Andy Cantor, MS, LCGC
® (she/they/he) is a prenatal genetic counselor at Integrated Genetics. Andy is a non-binary person and a certified trainer on gender inclusive care.
Why did you choose to become a genetic counselor?
I fell in love with genetics in college and knew I wanted to combine my love of science with my love of connecting with people. It was an easy choice once I found genetic counseling.
Can you tell us about your current role as a genetic counselor?
I work in a high-risk prenatal clinic in Brooklyn. I also provide talks and trainings on gender inclusivity and competency within my company and for the genetic counseling community.
What has it been like for you as a genetic counselor who is a member of the LGBTQ+ community?
At first, very lonely. I have to admit I felt isolated and unsure how to find my community. I identify as a non-binary person, which sometimes feels like you’re claiming to be from another planet. I wasn’t out in my professional life for a very long time. Now that I’ve come out as part of my work to improve care for trans and non-binary patients, I am finding more and more that I am not alone at all.
How has being part of the LGBTQ+ community influenced your work as a genetic counselor?
Being a genetics nerd and a genderqueer person gives me a unique perspective. The way I talk about sex and gender is very different from what most of us were taught in grad school. Being a non-binary genetic counselor with a personal community of trans and non-binary people makes me passionate about educating the genetic counseling profession on how we can think about these concepts differently and more inclusively. I truly believe that will make care better for everyone.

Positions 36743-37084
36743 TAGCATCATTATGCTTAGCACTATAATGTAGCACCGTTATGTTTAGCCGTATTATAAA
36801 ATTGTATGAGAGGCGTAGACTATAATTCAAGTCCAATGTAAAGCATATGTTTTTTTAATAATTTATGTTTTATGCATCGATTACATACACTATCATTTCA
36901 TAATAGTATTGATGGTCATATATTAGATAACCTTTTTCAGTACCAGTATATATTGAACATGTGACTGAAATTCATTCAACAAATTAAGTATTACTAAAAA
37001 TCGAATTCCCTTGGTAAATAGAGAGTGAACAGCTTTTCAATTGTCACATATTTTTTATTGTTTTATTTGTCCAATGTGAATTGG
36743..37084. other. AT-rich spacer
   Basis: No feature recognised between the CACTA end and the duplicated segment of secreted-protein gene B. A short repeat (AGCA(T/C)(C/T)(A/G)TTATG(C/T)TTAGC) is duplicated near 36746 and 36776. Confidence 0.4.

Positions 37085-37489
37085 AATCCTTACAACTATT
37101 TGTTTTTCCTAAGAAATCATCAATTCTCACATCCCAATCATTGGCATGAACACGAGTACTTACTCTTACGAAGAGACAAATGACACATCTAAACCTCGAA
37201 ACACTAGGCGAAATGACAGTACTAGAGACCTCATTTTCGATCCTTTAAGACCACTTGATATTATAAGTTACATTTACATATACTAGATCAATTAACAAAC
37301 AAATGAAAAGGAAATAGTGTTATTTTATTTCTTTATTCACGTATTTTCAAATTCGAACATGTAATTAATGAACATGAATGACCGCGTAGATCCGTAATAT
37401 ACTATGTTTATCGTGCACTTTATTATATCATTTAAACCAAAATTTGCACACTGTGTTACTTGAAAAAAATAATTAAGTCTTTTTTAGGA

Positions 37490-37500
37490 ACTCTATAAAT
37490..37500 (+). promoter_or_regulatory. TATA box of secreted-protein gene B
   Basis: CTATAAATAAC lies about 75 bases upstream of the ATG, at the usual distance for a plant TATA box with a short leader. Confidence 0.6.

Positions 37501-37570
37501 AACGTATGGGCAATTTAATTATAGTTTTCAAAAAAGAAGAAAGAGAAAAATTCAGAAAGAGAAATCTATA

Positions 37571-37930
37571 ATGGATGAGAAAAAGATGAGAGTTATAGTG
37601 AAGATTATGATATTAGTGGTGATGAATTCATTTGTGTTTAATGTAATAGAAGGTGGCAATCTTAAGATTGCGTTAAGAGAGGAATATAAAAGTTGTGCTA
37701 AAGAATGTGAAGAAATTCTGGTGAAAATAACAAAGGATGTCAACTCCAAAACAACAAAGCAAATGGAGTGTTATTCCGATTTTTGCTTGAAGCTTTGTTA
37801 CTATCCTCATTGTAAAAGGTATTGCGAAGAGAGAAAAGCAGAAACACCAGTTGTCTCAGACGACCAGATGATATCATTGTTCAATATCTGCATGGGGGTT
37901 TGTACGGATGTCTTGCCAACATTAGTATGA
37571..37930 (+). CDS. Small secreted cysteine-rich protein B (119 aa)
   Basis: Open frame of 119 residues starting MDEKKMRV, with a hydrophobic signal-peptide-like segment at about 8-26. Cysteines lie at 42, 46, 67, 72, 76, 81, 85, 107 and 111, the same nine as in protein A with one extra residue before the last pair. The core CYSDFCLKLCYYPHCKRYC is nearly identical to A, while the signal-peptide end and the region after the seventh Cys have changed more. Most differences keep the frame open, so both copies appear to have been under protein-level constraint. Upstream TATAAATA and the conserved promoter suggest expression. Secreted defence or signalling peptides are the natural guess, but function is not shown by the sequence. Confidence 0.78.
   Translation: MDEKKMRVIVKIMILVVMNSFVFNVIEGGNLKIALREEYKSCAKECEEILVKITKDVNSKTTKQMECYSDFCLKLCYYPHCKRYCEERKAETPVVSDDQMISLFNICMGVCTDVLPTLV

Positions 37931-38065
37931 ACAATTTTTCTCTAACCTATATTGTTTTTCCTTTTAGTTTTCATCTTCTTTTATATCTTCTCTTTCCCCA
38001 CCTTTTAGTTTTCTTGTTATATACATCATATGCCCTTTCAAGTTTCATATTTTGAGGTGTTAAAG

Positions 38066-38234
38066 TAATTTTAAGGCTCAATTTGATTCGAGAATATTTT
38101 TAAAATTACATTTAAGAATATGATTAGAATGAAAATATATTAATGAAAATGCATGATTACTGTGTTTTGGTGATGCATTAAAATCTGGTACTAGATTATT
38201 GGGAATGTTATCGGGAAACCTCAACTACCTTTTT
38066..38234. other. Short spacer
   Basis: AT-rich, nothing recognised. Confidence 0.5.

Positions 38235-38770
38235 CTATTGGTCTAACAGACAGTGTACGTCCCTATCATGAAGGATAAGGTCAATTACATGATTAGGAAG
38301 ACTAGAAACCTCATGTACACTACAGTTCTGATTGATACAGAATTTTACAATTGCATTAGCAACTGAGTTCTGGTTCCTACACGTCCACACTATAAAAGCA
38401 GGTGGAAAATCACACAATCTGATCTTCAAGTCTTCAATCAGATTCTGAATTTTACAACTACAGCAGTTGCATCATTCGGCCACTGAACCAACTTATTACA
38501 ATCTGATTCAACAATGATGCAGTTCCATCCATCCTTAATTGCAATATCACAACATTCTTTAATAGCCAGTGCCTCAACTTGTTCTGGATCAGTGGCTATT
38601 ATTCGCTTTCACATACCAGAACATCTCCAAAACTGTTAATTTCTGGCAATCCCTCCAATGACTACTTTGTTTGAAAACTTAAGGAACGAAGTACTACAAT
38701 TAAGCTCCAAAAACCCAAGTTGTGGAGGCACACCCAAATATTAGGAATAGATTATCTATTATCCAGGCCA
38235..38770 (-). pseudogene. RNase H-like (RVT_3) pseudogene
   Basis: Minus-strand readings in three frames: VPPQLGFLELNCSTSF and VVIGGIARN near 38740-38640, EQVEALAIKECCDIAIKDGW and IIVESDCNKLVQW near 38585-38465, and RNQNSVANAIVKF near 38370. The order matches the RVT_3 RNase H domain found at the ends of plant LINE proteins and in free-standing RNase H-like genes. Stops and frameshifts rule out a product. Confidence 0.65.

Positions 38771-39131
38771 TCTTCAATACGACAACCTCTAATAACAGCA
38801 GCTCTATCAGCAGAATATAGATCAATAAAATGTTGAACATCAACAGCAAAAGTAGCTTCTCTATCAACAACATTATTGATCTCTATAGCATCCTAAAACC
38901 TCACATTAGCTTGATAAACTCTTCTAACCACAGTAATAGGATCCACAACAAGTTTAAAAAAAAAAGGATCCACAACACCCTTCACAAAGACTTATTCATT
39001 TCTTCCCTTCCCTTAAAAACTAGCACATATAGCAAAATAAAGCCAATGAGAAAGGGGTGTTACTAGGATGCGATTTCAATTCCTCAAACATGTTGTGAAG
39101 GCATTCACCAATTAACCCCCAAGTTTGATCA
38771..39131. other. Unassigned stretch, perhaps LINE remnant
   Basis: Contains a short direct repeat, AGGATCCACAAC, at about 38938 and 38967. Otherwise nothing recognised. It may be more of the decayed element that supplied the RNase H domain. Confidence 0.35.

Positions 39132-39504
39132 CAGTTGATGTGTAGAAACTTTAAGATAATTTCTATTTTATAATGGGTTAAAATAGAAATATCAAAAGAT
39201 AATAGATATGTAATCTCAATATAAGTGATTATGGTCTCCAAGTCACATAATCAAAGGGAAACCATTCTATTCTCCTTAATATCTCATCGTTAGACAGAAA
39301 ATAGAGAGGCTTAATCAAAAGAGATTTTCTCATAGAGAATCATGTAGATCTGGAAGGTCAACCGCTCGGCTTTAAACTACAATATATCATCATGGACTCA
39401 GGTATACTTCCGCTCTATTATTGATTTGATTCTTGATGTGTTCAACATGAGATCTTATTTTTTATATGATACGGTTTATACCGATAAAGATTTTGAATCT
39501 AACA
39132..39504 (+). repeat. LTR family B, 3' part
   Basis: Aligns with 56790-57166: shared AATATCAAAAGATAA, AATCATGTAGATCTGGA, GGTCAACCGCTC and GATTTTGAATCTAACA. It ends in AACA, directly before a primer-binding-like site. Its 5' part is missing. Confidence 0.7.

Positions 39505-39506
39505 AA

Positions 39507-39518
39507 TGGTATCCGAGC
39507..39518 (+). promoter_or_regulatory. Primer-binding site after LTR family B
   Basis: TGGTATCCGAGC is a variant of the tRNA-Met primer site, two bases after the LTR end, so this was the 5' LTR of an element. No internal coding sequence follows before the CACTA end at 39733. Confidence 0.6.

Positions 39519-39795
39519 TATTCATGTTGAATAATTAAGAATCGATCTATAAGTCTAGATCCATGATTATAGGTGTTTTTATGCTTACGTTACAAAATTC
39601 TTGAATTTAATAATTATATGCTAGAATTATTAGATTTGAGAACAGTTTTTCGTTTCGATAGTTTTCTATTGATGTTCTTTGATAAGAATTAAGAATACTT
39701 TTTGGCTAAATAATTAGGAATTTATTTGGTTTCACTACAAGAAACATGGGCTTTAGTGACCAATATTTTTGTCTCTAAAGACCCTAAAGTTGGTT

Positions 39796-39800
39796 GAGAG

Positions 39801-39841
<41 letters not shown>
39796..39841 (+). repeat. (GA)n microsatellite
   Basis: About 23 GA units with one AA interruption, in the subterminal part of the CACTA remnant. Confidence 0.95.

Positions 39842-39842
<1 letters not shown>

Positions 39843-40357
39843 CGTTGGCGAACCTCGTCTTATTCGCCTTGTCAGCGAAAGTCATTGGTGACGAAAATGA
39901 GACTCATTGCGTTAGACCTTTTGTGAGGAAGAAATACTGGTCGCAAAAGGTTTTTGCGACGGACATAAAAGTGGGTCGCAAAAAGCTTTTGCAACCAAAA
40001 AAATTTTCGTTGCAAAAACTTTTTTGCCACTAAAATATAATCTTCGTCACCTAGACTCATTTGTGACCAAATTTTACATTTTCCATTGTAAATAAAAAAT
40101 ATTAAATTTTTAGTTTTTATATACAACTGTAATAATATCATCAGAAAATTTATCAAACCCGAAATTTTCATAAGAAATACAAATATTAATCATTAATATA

What advice do you have for members of the LGBTQ+ community who are referred for genetic counseling? What advice do you have for genetic counselors and other health care providers caring for their patients who identify as part of the LGBTQ+ community?
To the LGBTQIA+ community I would advise to be careful and to ask around first to find a provider who you know will be respectful. I wish I didn’t have to give this warning, but I know that right now we still have a long way to go. To the health care providers, please seek out competency training. You don’t know what you don’t know. We’re not taught this stuff in school and it’s easy to really negatively impact patient care if you don’t have some awareness around gender identity concepts. Please contact me if you need help getting started.
What guidance do you have for prospective genetic counselors who identify as part of the LGBTQ+ community?
We need you. You belong in this community and you are not alone. Come help us change things for the better. You can feel free to reach out to me with any questions: [email protected]
ABGC Spotlight is a monthly series that features Diplomates, health care professionals
and students sharing their unique experiences with genetic counseling.